There’s still time to nominate local icons for Best of D.C.
Today, the District of Columbia secured a temporary restraining order against “Men’s Parties,” the underground sex club operating out of 1618 14th Street NW. The District filed suit against the owner of the property (1618 14th Street LLC), the club’s manager (David J. Butler), and its nonprofit front organization (the D.C. Wrestling Club, Inc.) on Oct. 14.
For now, the D.C. Wrestling Club has been ordered to stop partying, stop advertising, and replace its purposefully nondescript business entrance with some interesting signage:
The party’s over—-temporarily. “Defendants DC Wrestling Club and David J. Butler may not operate or allow to be operated at 1618 14th Street NW Washington DC any business until such a time as they obtain from the District of Columbia Department of Consumer and Regulatory Affairs a certificate of occupancy for such activity and all required licenses for any other legal business activity.”
The weekly Washington Blade ad revenue is over, too. “Defendants must immediately cease promoting any services or events at the Property in any medium, including, but not limited to, newspaper, radio, television, or internet advertisements.”
But the D.C. Wrestling Club is alive and well! “Defendants must immediately place a sign stating ‘D.C. WRESTLING CLUB, INC. REMAINS OPEN FOR BUSINESS, HOWEVER THERE WILL BE NO MEN’S PARTIES UNTIL FURTHER NOTICE” on the front door of the property at 1618 14th Street NW, Washington, DC in a spot that is immediately visible to anyone who attempts to patronize the ‘Men’s Parties.'” According to the court order, “the lettering on the sign shall not be less than 1 inch tall and the sign shall be affixed directly to the door,5 feet from the bottom.”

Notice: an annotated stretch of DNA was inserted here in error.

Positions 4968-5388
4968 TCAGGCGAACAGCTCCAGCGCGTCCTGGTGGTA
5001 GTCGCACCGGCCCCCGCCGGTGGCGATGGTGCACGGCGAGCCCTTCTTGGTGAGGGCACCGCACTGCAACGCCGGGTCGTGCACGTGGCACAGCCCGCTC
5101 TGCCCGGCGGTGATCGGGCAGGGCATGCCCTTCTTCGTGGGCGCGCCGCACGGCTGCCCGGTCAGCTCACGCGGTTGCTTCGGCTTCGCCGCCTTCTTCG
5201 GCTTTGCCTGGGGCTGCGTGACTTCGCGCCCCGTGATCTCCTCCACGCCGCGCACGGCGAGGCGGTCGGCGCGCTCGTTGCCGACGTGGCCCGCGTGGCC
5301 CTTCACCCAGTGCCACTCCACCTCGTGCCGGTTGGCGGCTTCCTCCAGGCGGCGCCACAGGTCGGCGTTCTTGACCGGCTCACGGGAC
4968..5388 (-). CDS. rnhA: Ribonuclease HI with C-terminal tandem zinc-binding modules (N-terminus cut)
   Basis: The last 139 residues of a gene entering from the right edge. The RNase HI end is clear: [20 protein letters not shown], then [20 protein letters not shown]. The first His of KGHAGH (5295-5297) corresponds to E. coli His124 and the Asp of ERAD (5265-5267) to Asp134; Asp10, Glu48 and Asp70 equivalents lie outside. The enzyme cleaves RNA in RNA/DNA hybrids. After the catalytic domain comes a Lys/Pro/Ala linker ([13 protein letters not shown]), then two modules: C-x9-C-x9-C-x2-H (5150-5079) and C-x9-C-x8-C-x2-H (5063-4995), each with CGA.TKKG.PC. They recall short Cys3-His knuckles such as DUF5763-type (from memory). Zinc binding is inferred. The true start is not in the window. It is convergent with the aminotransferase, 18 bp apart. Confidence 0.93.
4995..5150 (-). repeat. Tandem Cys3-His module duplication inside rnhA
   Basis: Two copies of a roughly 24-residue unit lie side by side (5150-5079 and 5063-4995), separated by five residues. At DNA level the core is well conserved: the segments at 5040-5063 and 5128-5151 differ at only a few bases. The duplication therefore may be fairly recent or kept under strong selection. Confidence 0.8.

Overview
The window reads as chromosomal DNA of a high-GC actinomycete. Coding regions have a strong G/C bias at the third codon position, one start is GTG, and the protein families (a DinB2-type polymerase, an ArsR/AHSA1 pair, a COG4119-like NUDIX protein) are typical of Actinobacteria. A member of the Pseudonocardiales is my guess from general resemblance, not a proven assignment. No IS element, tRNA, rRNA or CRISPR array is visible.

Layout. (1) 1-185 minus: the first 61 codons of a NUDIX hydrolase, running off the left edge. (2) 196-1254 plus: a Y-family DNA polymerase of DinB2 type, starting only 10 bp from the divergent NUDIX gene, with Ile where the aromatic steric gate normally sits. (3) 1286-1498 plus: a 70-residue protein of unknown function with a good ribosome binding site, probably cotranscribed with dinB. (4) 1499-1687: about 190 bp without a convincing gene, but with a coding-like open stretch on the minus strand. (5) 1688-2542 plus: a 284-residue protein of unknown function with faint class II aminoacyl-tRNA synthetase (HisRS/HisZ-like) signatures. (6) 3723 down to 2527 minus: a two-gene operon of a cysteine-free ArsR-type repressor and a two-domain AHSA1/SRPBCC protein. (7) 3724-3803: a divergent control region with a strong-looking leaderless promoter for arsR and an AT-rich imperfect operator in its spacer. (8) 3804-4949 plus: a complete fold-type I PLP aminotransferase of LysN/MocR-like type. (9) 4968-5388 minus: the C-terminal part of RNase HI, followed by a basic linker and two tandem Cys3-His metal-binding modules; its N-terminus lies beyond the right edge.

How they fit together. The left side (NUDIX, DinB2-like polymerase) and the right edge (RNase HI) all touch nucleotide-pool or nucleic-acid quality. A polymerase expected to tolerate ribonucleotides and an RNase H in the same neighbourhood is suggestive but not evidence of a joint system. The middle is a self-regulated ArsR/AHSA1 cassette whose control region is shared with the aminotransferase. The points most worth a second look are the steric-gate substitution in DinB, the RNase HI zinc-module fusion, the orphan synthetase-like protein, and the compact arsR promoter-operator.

That last item contains an interesting little business development for the club. The D.C. Wrestling Club filed for domestic non-profit status with the DCRA in 1994. But last I checked with the agency, the club’s charter had been involuntarily revoked sometime between 2004 and 2009. Now, the club again appears to be active. Nonprofit organizations (if they’re legit) are required to make their tax forms publicly available. The tax forms would shine some light on the amount of “donations” the club has been reporting for tax purposes, and where the money has been going. I haven’t been able to track any forms down yet, but now that I know that the club is back in business, I’ll ask for some copies.
Photo by Darrow Montgomery